7 Body materials, bit profile, gauge protection, cutter shape, number of cutters, cutter shape, cutter exposure, cutter orientation, and hydraulics Bit body materials: two are available; heat-treated alloy steel used in roller cone bits and tungsten carbide matrix used in natural diamond Steel body is less durable and less resistance to erosion Tungsten carbide manufactured as natural diamond Allow more complex profile Bond between crystals and body destroyed at 750 C 6 Bit profile affects cleaning and stability of the hole and gauge protection Two are common: double cone allows more cutters, shallow cone affords less area of cleaning Gauge protection: in steel body, tungsten carbide inserts placed near the edge: matrix body bit utilizes natural diamond for gauge protection.
8 Nowadays compact is fixed for gauge protection Cutter shape: three basic shapes; standard cylindrical, chisel or parabolic, and convex Cutter concentration: field experience and fracture mechanics models used to locate cutters for maximum cutting and minimum wear and torque Cutter exposure: its increases gives higher penetration rate Cutter orientation: described by back and side rake angle Back rake between 0 and 25 Penetration rate decreases with back rake increase, but resistance to cutting edge damage increases Side rake assist hole cleaning by directing cutting towards the annulus Hydraulics: PDC bits require optimum hydraulic for hole cleaning More than three nozzles are mounted in the bit Nozzles may not be round and determined by total flow area (TFA)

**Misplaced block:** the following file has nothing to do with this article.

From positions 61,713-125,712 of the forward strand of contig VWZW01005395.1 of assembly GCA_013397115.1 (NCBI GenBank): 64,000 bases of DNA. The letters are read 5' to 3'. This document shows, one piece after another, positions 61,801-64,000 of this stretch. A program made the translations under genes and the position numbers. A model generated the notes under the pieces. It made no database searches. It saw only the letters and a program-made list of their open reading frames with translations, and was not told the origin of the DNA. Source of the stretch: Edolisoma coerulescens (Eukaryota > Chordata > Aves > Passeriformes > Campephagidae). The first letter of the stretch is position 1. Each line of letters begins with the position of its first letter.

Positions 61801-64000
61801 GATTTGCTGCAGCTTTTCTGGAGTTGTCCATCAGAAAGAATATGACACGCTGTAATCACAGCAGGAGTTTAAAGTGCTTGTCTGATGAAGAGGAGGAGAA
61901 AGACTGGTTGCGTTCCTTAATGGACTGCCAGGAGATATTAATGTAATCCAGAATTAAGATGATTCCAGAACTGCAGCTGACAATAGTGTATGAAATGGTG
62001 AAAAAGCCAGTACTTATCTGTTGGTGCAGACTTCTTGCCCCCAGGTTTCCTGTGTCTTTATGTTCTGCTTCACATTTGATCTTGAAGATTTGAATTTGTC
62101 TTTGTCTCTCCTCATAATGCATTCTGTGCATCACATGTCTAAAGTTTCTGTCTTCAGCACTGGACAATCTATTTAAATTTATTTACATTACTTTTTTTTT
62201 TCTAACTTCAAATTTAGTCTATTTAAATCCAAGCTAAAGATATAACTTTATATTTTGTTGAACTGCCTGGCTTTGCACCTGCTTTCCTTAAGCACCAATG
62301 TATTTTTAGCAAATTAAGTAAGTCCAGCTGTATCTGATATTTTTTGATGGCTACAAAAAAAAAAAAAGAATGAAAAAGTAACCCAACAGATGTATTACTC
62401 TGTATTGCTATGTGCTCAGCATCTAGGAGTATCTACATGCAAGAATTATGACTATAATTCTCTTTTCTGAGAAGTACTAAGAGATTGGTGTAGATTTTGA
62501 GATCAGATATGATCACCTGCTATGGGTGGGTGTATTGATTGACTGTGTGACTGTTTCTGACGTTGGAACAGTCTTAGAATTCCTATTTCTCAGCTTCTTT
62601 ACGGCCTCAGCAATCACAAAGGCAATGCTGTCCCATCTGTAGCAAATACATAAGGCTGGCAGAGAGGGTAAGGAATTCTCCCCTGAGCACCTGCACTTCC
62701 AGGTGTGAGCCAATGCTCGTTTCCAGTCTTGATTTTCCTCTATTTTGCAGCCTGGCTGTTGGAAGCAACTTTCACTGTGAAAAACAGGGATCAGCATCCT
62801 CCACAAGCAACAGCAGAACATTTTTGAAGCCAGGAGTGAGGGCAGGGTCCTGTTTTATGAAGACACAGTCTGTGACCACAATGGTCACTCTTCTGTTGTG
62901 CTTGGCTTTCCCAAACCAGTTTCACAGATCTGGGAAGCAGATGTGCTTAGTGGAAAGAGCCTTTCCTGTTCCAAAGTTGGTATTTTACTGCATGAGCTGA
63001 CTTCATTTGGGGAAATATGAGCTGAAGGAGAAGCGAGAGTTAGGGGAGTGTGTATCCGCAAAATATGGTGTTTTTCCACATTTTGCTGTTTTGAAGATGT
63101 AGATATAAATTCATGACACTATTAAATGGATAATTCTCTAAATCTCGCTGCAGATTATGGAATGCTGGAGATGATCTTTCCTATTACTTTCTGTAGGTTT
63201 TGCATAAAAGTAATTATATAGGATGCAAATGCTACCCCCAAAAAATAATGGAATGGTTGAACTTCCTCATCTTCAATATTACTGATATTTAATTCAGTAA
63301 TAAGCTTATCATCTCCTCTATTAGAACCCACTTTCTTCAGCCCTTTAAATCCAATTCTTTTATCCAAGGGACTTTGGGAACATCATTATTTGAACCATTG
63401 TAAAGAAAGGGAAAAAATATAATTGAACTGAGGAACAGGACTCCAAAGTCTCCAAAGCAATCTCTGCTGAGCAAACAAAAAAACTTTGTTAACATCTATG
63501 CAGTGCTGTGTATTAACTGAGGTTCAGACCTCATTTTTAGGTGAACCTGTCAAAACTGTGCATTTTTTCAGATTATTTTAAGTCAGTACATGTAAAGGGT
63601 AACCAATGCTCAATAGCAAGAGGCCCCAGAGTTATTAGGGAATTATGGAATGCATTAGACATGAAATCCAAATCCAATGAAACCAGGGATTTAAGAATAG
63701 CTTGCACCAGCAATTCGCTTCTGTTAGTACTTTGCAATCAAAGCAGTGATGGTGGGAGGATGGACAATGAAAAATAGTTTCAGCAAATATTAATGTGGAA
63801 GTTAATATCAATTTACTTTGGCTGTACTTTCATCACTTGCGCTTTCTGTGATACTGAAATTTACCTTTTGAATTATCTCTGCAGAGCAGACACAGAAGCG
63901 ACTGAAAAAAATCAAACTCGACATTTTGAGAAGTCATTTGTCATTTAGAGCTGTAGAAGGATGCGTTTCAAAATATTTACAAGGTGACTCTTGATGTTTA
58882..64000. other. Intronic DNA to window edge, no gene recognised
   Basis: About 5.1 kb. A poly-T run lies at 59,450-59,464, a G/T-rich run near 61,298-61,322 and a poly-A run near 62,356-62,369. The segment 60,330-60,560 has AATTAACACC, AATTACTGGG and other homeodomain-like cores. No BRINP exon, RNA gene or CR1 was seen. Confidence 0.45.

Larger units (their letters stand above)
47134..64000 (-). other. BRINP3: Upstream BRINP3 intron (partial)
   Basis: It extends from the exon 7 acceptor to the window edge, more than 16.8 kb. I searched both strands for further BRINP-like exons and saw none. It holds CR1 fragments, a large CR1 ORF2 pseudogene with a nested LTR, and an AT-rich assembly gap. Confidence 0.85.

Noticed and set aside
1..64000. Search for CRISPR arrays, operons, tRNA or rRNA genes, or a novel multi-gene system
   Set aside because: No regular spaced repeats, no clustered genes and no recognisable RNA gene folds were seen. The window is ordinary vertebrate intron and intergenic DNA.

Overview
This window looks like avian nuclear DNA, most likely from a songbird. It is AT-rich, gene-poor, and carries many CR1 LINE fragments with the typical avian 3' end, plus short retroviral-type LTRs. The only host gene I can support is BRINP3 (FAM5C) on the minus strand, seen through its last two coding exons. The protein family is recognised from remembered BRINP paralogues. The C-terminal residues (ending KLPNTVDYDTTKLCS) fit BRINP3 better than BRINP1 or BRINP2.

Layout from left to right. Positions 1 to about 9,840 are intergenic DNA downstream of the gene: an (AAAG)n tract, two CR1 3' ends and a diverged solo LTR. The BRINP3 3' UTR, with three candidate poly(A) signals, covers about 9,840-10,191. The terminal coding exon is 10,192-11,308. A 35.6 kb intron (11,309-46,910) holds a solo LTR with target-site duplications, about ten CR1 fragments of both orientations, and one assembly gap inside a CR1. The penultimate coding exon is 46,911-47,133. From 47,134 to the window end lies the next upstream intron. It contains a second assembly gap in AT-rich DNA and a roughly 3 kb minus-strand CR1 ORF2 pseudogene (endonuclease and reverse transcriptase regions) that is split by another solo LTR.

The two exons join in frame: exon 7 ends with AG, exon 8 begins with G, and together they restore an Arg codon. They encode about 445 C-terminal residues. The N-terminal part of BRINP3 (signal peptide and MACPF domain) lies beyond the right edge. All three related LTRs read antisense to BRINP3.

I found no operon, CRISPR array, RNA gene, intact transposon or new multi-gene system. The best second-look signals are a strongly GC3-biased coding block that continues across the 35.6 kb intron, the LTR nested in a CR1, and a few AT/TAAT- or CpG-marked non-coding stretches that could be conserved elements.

9 TFA determines the size of nozzles according to manufacturers chart PDC bits are also used in coring Diamond bits The cutting elements are large number of small-sized diamonds geometrically distributed across a tungsten carbide body No moving parts Used for hard and abrasive rocks when long bit run is required Used in deep and offshore wells where rig cost is very high Used for DRILLING and coring Diamond is the hardest metal with the highest thermal conductivity 7 Heat dissipated quickly from the cutting parts protecting diamond loss Size of diamond determine the type of rock Large diamond for soft rocks and small-sized for hard Majority of diamond bits used for coring Bit selection Four methods are available: cost per foot, specific energy, bit dullness, and offset wells bit record Cost per foot The following equation is used: ()BTtRCF++= $/ft B = bit cost $ T = trip time, hrs t = DRILLING time, hrs R = rig cost $/hr F = footage drilled , ft Equation controlled by five variable These factors have uncertainties in calculations Cost per foot is plotted against time Cost decreases with time and start to increase again Lowest cost is used to pull bit out of hole Because of uncertainties, pulling out of bit on the evidence of one value may prove to be premature C and IC should be applied Specific energy (SE) Energy required to remove unit volume (SE) Derived as.
10 = W = weight on bit, lb N = ROTARY speed, rpm 8R = bit radius 2().VRPR = in3 SE = E/V .. Mj/m3 PR = penetration rate .. For constant W and N and rock properties, high SE indicate low bit performance Bit dullness Degree of dullness can be used for proper selection Described by tooth and bearing Reported in 1/8 Coded in a form T1 to T8 and B1 to B8 T1 indicated 1/8 of teeth has gone B8 indicates that bearing life has gone With grading and coding bit can be properly selected Bit diameter shows in gauge or out of gauge hole Other grading records broken teeth, lost cones, eroded cones, .. Etc. Well bit record and geological information Offset wells and geological information can provide useful guides for the selection Sonic logs can be used to provide an estimate of rock strength 9 10 The following diagrams are the three types of claw cutters.